Barbour cautioned anglers that wild steelhead are making up a growing percentage of the fish moving into area rivers. "So it's important to take a close look at them if you plan to keep them," he said. As most anglers know, wild steelhead can be distinguished from hatchery fish by their intact adipose and ventral fins. Retention rules for wild steelhead are outlined on page 33 of the Fishing in Washington rule pamphlet (http://wdfw.wa.gov/fish/regs/fishregs.htm ).

Anglers should also be aware that several area rivers - including the Humptulips, Copalis, Nisqually, lower Wynoochee and lower Chehalis (below Porter Bridge) - will close to salmon fishing Jan. 31. Salmon fishing in Marine Areas 11 (Tacoma-Vashon Island) and 12 (Hood Canal) is now closed but will reopen Feb 16. Marine Area 13 (South Puget Sound) remains open to salmon fishing.

With Puget Sound now closed to recreational crab fishing, all crabbers licensed to fish in those waters are required to report their winter catch to WDFW by Jan. 15. Reports are due for the season running Sept. 4 to Jan. 2, whether or not crabbers actually fished or caught Dungeness crab. Sport crabbers who file their catch reports by the Jan. 15 deadline will be entered in a drawing for one of 10 free 2008 combination fishing licenses, which allow the holder to fish for a variety of freshwater and saltwater species.

To submit their catch reports, crabbers may either send their catch record card to WDFW by mail, or file their report on a special webpage on the department's licensing website. Catch record cards may be mailed to WDFW CRC Unit, 600 Capitol Way N., Olympia, WA 98501-1091. The online reporting system will be available Jan. 2-15 at https://fishhunt.dfw.wa.gov/wdfw/puget_ ... catch.html .

Hunting: The duck and geese season remains open seven days a week through Jan. 27 in all parts of the region except Pacific County (Goose Management Area 2B), which is open Wednesdays and Saturdays only through Jan. 12.

Meanwhile, big-game hunters around the state are receiving reminders - by postcard and email - that midnight Jan. 31 is the deadline for reporting their success in hunting deer, elk, bear and turkey . By law, hunters are required to report on every license tag purchased in 2007, regardless of whether they took an animal on those tags.

To submit their reports, hunters may either complete a form online at https://fishhunt.dfw.wa.gov/ or they can call the toll-free telephone number 1-877-945-3492. Those who have a special hunting permit for a season extending beyond Jan. 31 have 10 days from the season closure to submit their annual report.

Big game hunters should also be aware that WDFW is accepting applications for spring black bear hunting permits through March 13. To be eligible for a permit, hunters must purchase a special permit application and a 2008 hunting license that includes bear as a species option. A drawing will be held in mid-March for 295 permits in western Washington and 235 permits on the east side of the state. Successful applicants will be notified by March 31.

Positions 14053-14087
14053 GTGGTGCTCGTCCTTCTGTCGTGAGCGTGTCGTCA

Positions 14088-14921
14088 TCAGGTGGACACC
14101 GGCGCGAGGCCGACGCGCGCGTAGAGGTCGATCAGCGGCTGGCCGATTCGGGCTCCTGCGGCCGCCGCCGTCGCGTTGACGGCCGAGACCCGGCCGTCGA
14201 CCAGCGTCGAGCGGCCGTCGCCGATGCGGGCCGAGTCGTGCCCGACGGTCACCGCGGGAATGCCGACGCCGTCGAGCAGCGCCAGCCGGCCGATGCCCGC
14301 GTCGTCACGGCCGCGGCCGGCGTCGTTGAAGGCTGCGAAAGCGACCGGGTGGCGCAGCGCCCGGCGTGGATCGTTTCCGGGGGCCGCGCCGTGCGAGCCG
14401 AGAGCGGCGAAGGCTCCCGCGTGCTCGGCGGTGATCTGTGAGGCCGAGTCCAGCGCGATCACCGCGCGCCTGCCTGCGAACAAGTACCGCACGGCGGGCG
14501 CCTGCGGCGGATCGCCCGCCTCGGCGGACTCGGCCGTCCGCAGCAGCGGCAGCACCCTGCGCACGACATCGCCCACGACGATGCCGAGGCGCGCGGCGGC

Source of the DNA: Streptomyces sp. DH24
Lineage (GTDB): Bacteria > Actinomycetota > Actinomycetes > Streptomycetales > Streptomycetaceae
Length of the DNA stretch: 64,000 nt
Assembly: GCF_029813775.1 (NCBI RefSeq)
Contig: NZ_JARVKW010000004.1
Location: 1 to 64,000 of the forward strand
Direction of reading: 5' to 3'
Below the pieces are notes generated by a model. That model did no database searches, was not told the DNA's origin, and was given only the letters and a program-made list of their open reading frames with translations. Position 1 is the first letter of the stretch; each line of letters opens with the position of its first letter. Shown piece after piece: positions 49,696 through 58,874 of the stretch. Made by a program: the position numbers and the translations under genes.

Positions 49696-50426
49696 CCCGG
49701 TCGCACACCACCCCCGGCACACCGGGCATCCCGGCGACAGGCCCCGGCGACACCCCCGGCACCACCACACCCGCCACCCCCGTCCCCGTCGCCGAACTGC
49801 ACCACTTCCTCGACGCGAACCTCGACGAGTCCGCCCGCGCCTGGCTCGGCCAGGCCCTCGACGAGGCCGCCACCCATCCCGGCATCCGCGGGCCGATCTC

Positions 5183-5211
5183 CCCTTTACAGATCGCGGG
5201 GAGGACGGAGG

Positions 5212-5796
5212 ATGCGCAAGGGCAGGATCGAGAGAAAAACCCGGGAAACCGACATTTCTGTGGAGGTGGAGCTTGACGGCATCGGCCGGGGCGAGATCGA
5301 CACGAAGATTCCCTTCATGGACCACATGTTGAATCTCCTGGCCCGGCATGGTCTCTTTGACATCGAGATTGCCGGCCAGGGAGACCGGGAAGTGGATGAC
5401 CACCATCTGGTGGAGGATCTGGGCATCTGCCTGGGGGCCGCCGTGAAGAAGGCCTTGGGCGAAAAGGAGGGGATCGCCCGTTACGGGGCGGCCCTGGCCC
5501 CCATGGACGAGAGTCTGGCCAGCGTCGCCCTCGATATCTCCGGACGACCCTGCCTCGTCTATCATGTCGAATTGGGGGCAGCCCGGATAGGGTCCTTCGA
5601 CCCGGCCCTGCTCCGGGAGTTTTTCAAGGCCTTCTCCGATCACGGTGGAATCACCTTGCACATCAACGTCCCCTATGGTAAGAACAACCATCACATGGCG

Hunting licenses, bear transport tags and bear permit applications may be purchased online (https://fishhunt.dfw.wa.gov/ ), by phone (866-246-9453) or at any license vendor in the state. Applications, which require a correct hunt choice number, may be submitted online at https://fishhunt.dfw.wa.gov/ or by calling (877) 945-3492.

Wildlife viewing: As birders venture out to see what winter has to offer, many are starting their yearly bird list. Keeping a list of birds seen throughout each year is a common practice among birders, veterans and novices alike.

"Birders keep daily checklists, yard lists, state and county lists and, dear to the heart of many birders, is their life list - the cumulative list of all those species they have encountered since they started birding," says well-known birder Pete Dunne. "Some people put a geographic boundary on their list. Others maintain a world-wide list."

There are a number of ways to keep a list, from writing in journals to commercial, ready-made lists to computer software programs. Some birders keep track in their field guides where and when they saw each species.

The Washington Ornithological Society (WOS) offers a wealth of information on birds and birding, including a checklist available at http://www.wos.org/ .

To learn what birds have been spotted throughout the state, people often visit Tweeters, the birding website http://birdingonthe.net/mailinglists/TWET.html , where many enthusiasts record their recent sightings.

For those wishing to start a list, or merely wanting to get outside with some binoculars, a one-day trip from Elma to Ocean Shores may offer numerous finds such as those recorded recently on Tweeters. One birder wrote that he started off the year by adding more than 50 species to his list.

Southwest Washington

Fishing: The early run of winter steelhead appears to have peaked, but anglers are still picking up some nice hatchery fish in rivers from the Grays to the Washougal in the lower Columbia River Basin. Anglers can also look forward to a return of late-run hatchery steelhead to the Cowlitz and Kalama rivers beginning in late January, not to mention the prospect of catching broodstock rainbows weighing up to 10 pounds in several area lakes.

"This is sort of a transition period between runs, but that doesn't mean there aren't fish to catch," said Joe Hymer, WDFW fish biologist. "If steelhead fishing slows down or the rivers are out of shape, I'd recommend that anglers go after one of those 6- to 10-pound rainbows."

Three lakes have been stocked with excess broodstock rainbows in recent weeks, and two more were planted with half-pound catchables :

* Lake Sacajawea in Longview received 125 broodstock rainbows Jan. 2 averaging 6¼ pounds each and 40 ten-pounders.
* Rowland Lake near Lyle received 83 broodstock rainbows Dec. 31 averaging 6¼ pounds each an